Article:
This object was created in the Late Archaic Period in Vulci in the region of Etruria. The Etruscans were an ancient Italic culture that developed from a prehistoric civilization known as Villanovan, which lasted from 900 BCE to 500 BCE [3]. At the start of the 7th century BCE, the Etruscans settled in the central region of Italy. Etruria was ruled by The Federation of the Twelve People, which was the confederation of the Etruscan city-states. These city-states were similar to the Greek city-states in that they were a loose confederation tied together economically and politically [7]. Etruria survived until the end of the 2nd century BCE, when its people were absorbed into Roman culture due to the lack of unification among Etruscan city-states [Grant 1979, 723]. Much of what is known about the Etruscans comes from their art and the archaeological findings [3].

Greek Red-figure, Attic (so named after Attica), pottery had been exported to Etruria from Greece in the 5th century BCE. It gained popularity in Etruria, leading to schools and workshops for predominately red figured pottery, heavily influenced by Attic style. Etruria eventually became a lead market for exporting Attic vases and other Attic pottery. Vulci, in particular, had a large industry for the growing demand of Attic red figure pottery. While the red figure painting style was in imitation of Greek Red-figure pottery, a Southern Italian influence did effect the painting of the pottery [1]. Achilles and Herakles were common topics of Red-Figure Etruscan pottery, which closely resembled Athenian pottery [Osborne 2001, 284].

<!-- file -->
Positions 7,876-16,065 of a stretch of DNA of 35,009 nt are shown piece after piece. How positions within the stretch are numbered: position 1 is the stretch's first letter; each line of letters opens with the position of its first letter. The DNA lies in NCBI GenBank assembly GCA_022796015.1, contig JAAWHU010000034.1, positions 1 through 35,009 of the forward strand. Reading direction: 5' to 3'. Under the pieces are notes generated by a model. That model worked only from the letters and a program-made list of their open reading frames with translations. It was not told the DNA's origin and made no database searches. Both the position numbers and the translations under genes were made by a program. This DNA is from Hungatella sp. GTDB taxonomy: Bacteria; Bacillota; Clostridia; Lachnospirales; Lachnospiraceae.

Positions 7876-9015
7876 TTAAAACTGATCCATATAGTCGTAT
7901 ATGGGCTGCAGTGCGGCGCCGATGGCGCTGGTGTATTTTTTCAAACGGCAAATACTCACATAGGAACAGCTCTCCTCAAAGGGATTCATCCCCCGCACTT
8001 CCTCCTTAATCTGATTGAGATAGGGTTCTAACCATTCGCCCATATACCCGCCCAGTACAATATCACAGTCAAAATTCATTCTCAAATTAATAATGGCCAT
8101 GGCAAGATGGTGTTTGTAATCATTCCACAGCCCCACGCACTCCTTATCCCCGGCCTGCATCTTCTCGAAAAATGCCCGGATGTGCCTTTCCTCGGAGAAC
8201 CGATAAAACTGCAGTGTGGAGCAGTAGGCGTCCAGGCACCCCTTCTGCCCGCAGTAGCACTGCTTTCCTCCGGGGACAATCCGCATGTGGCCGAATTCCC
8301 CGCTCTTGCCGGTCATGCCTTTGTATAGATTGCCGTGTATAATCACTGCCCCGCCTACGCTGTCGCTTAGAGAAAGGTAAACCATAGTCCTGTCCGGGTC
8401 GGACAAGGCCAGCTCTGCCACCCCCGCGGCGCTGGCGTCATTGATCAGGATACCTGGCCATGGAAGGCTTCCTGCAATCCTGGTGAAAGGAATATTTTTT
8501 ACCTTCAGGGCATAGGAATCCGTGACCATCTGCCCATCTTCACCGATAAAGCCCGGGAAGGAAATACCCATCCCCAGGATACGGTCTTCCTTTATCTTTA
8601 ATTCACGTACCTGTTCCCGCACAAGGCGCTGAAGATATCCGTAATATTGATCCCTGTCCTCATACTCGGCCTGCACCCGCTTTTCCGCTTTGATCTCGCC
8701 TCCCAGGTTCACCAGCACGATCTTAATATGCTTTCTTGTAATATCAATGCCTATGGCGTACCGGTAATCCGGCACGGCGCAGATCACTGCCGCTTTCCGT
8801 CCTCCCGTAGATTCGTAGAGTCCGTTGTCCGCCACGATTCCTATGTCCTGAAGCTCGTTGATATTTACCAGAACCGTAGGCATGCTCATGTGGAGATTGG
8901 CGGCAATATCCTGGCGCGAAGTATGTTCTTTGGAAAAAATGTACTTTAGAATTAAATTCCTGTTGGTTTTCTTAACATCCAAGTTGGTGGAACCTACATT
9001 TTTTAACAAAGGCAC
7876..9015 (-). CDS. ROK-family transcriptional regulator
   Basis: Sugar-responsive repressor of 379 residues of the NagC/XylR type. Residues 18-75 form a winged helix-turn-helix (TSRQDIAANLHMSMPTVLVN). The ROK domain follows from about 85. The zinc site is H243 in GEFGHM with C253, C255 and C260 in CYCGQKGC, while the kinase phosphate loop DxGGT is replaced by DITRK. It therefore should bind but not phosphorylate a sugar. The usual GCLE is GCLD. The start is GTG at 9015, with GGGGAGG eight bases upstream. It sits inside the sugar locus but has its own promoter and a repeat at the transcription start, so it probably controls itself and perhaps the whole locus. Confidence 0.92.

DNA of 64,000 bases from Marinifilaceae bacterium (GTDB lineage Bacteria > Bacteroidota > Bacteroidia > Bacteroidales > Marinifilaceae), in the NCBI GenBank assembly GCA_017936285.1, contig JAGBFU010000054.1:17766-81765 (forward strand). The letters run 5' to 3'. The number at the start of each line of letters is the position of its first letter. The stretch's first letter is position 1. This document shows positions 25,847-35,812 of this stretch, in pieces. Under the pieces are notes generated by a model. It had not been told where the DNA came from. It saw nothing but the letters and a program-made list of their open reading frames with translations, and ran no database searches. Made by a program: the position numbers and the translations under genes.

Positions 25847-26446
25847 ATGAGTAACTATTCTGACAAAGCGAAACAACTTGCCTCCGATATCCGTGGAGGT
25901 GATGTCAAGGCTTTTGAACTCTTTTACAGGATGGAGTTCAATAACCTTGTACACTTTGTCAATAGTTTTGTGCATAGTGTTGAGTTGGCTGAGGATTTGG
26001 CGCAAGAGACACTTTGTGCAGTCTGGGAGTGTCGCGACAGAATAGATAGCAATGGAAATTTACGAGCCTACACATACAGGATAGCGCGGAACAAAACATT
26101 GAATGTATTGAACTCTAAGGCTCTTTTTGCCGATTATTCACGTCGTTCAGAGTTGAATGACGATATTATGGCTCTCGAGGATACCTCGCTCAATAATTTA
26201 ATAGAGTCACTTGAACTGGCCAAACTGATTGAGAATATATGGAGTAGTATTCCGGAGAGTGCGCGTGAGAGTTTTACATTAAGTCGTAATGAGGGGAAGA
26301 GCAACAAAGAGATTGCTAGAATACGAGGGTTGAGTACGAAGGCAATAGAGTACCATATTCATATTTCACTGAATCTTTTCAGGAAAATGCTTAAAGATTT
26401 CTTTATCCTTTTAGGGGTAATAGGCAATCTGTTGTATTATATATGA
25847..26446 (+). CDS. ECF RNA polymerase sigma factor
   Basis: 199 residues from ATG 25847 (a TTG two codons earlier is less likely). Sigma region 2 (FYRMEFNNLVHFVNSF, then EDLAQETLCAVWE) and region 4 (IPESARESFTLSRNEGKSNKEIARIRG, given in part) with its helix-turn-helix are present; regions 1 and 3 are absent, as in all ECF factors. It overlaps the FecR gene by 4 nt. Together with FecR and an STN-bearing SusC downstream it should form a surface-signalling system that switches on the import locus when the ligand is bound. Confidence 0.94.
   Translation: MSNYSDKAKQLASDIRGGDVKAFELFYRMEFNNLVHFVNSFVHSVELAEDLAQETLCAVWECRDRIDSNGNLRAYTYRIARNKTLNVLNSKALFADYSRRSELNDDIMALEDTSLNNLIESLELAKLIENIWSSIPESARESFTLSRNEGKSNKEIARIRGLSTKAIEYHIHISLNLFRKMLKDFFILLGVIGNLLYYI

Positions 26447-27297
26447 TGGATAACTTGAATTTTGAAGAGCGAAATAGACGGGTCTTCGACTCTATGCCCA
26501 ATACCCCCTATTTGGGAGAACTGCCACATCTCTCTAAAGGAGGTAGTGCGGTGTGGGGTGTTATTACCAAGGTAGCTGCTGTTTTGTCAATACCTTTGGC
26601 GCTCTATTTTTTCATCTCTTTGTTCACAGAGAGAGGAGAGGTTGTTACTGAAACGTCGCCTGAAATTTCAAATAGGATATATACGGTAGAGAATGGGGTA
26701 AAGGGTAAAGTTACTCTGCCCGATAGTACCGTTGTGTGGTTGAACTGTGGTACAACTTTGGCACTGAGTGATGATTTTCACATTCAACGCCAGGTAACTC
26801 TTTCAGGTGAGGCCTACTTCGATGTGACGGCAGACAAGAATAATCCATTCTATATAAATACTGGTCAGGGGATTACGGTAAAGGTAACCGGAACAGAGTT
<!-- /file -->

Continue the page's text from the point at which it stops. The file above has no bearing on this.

The subject of the Red-figure pottery was also heavily influenced by the Greeks. The kylix depicts great Greek influence. Achilles and Patroclus were both on the Greek side during the Trojan War. Herakles is also originally a Greek myth. This is due to the fact that Romans admired Greek art and mythology. Although, for Romans, mythology was more decorative than it was religious due to the fact that Etruscans had their own gods [4]. Etruscans participated in the exotic Greek culture through the representation of mythology in their art [Osborne 2001, 290].

World-Historical Significance Edit